Online Archive  
Issue 5 - May 1972
Peterlee - City Of Trees

Peterlee is one of England's 18 new towns, and the first to be started in the north. The project was started in 1948 with two objectives - to provide new jobs in the region to replace those lost in pit closures, and to rehouse families away from the pit villages of Easington Rural District.

The site chosen was centrally placed between Hartlepool, Durham and Sunderland, and more specifically near Horden - one of the few long-life pits in the district - which could supply materials for new industry.

Thus Peterlee was started on a completely virgin site, and faced in an extreme form the problems of all new towns - basically those of trying to forge a coherent social unit out of a huge mass of buildings, and to give the people a sense of community. The priorities for development that the Peterlee Development Corporation decided on hardly seemed likely to encourage such a process. Their priorities were 1) Housing, 2) Industry, 3) Schools and Education and, lastly, shops and social facilities. After 25 years Peterlee still looks like a gigantic housing estate rather than town. It's obvious that the planners did not, and never have, considered the question of quality of life in Peterlee, never considered the lives of the people living in the town, but have always thought of Peterlee as a town for industry. To the industrialist it can offer new factories and a large pool of unemployed labour trapped in the town, who need only to be paid minimal wages. Very early on the Development Corporation showed its true interests. Originally the factories were to be built at some distance from the housing estates; but just after the war, industry wasn't easy to attract, so as an incentive to firms, the factories were put right next door to the houses.

After the powers that be had decided to build a new town, people had to be moved to it. So, as houses deteriorated in the neighbouring villages, families were 'offered' new accommodation in Peterlee. They had no choice in the matter, so that a good proportion of the town's population is there against its will. Again, no thought was given to the people involved in the situation, or to community ties and social structures.

"The planning of Peterlee reveals the shape of a town where the motor car can be subordinated to human use and need and where an environment to live in has been created which can bear comparison with any other developments that have taken place."

Dan Smith (one-time NEDC chairman, PRO man extraordinaire, and past chairman of the Peterlee Development Corporation) in the Corporation's 1969 report.

If Dan Smith says Peterlee was planned, then I suppose it was, but no-one in the town itself seems to think so. They see it as a completely haphazard development, with its own insane logic. For example, in 1968 the Corporation decided that a bus station was needed in the town centre, but when it was half-built they changed their mind (sic) and the uncompleted shell now serves as a car park.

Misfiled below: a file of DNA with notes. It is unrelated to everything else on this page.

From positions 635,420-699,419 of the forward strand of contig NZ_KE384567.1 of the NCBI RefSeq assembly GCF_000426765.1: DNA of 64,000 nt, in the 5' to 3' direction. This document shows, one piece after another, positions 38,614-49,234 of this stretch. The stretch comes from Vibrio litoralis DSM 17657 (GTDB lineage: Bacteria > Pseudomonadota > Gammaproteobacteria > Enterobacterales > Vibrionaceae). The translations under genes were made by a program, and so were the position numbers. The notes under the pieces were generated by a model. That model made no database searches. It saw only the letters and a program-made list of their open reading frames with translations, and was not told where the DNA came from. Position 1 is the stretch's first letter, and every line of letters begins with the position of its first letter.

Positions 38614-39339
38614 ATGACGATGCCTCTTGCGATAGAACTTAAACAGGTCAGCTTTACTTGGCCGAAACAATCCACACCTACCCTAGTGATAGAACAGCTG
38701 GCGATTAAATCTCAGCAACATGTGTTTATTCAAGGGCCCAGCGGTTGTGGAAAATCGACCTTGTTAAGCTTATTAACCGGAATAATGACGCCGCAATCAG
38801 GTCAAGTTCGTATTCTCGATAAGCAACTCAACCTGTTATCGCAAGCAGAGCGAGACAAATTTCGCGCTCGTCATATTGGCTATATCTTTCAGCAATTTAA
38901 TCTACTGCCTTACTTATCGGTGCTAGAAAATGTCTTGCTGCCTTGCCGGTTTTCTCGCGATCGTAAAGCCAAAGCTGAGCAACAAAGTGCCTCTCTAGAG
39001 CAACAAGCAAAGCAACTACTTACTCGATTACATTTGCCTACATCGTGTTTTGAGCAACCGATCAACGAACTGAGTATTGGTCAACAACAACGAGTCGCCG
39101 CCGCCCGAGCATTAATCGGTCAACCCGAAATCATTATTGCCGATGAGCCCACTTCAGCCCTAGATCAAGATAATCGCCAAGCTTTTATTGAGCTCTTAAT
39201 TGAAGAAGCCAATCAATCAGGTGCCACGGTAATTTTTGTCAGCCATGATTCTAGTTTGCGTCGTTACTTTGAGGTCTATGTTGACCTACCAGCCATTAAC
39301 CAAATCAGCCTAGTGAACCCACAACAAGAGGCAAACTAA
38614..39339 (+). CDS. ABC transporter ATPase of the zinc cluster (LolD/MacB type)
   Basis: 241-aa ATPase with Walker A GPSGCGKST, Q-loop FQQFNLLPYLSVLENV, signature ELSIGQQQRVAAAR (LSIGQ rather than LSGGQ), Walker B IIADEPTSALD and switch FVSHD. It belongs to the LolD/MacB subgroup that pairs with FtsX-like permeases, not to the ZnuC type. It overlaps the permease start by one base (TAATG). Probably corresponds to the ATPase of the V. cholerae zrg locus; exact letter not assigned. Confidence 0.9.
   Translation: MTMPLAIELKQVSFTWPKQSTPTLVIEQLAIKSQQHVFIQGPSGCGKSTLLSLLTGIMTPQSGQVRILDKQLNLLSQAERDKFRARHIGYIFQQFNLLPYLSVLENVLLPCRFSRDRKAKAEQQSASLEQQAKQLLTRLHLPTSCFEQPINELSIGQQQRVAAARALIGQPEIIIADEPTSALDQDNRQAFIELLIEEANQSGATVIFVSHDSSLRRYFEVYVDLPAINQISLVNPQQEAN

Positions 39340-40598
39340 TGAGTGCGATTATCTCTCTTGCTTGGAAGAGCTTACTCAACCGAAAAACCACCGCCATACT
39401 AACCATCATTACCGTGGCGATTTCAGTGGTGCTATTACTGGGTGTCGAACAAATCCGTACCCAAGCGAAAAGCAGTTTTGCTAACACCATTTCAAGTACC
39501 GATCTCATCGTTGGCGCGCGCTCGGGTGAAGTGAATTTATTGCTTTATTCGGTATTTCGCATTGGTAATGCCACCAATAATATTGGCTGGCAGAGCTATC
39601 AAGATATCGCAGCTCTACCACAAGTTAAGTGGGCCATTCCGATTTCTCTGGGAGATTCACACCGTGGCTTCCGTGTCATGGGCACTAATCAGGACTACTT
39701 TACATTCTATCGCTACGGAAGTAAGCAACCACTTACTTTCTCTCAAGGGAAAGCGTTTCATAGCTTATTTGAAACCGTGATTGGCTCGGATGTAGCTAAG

Also, after the town centre was built, it was decided that a new town needed a pedestrian shopping centre, so a precinct was built on two levels on the site of the former main street, and thousands of pounds had to be spent on re-routing the traffic.

Moreover, Peterlee Corporation is notoriously shy about publishing any advance plans or facts and figures. This is in striking contrast to Washington Development Corporation who have a permanent exhibition centre and publish a monthly bulletin.

But then it must be difficult to plan a town that's being built on a coal field - all the time there is a running battle between the NCB and the Development Corporation about whether what's going on above ground or below is more important - generally bits of the town are built where the NCB decides not to mine. Even so, there's been trouble with subsidence, and it's ironic that the Development Corporation office has sunk ten feet in the last eight years.

Another nice touch is that the original architect was a man called Lubinski: world famous for building a multi-storey block of flats outside London and the extension to London Zoo!!

The aim of Peterlee was to provide a new industrial base for the people of the north-east to stop them from moving south when the mines closed. This it has always failed to do. The NCB is still the largest employer in Peterlee (after the dole). Industrial estates have quickly become exploitation factories; the whole set-up has been something of a con trick. The factories employ only the cheapest labour (women) in light industries.

As of March 1971 (the latest figures available) the population of Peterlee was 24,548 and only 1,380 men and 2,252 women had jobs. Unemployment even then was 7.2% - the highest figure for any new town. The Corporation itself, although professing to be concerned at the situation (although businessmen are never really worried by such a state of affairs) hardly helped by deciding to make Peterlee the science centre of the north. In encouraging technologically advanced industry - presumably for prestige reasons - they seemed to want to discourage industries employing large numbers of unskilled and semi-skilled men. Instead huge amounts were spent on large sites employing very few people. IBM spent £0.25 million on a vast computer complex right in the centre of Peterlee employing a mere handful of men.